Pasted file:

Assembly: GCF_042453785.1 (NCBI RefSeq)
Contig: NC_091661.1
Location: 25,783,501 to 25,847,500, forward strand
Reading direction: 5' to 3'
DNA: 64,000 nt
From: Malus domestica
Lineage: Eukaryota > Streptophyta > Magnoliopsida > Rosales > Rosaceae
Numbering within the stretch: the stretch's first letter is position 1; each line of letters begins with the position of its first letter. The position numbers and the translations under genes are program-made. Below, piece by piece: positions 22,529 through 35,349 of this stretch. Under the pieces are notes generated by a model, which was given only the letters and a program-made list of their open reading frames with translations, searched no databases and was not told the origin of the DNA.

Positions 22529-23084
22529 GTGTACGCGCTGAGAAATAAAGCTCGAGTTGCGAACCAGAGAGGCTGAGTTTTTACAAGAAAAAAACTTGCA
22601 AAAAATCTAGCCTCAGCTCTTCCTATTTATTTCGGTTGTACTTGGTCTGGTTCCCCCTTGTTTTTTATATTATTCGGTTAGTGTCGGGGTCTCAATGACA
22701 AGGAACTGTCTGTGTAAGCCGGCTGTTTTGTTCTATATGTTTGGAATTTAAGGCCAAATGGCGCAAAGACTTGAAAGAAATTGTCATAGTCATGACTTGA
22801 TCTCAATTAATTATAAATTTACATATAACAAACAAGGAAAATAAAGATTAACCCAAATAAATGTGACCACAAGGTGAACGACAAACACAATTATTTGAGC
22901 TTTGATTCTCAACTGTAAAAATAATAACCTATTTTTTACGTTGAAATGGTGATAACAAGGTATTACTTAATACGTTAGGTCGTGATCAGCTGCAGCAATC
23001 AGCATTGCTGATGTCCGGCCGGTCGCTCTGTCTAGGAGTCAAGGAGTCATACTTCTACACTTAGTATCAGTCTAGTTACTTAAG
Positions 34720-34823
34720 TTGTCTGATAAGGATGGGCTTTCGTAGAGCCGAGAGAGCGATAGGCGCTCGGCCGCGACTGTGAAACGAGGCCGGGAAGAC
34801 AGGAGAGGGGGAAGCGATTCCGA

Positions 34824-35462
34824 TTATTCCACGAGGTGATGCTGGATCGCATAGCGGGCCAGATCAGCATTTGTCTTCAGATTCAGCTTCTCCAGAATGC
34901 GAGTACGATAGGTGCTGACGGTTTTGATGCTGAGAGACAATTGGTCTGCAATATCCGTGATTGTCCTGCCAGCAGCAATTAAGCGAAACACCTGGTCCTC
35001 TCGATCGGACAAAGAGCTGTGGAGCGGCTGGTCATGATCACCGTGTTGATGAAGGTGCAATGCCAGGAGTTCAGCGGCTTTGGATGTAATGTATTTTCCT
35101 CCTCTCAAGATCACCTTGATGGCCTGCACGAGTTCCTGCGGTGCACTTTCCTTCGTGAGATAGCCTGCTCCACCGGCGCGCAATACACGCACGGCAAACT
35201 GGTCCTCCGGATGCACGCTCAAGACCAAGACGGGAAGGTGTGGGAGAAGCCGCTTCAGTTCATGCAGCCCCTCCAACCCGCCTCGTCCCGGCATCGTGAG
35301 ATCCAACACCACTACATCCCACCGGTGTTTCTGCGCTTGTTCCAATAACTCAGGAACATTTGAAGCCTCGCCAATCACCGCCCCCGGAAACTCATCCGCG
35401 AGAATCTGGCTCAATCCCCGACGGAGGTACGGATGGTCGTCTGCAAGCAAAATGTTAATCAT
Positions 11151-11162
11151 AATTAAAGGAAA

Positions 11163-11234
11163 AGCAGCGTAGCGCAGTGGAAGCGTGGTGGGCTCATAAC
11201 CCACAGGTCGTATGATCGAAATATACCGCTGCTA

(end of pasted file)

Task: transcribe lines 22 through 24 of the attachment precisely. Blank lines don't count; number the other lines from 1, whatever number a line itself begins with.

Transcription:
35001 TCGATCGGACAAAGAGCTGTGGAGCGGCTGGTCATGATCACCGTGTTGATGAAGGTGCAATGCCAGGAGTTCAGCGGCTTTGGATGTAATGTATTTTCCT
35101 CCTCTCAAGATCACCTTGATGGCCTGCACGAGTTCCTGCGGTGCACTTTCCTTCGTGAGATAGCCTGCTCCACCGGCGCGCAATACACGCACGGCAAACT
35201 GGTCCTCCGGATGCACGCTCAAGACCAAGACGGGAAGGTGTGGGAGAAGCCGCTTCAGTTCATGCAGCCCCTCCAACCCGCCTCGTCCCGGCATCGTGAG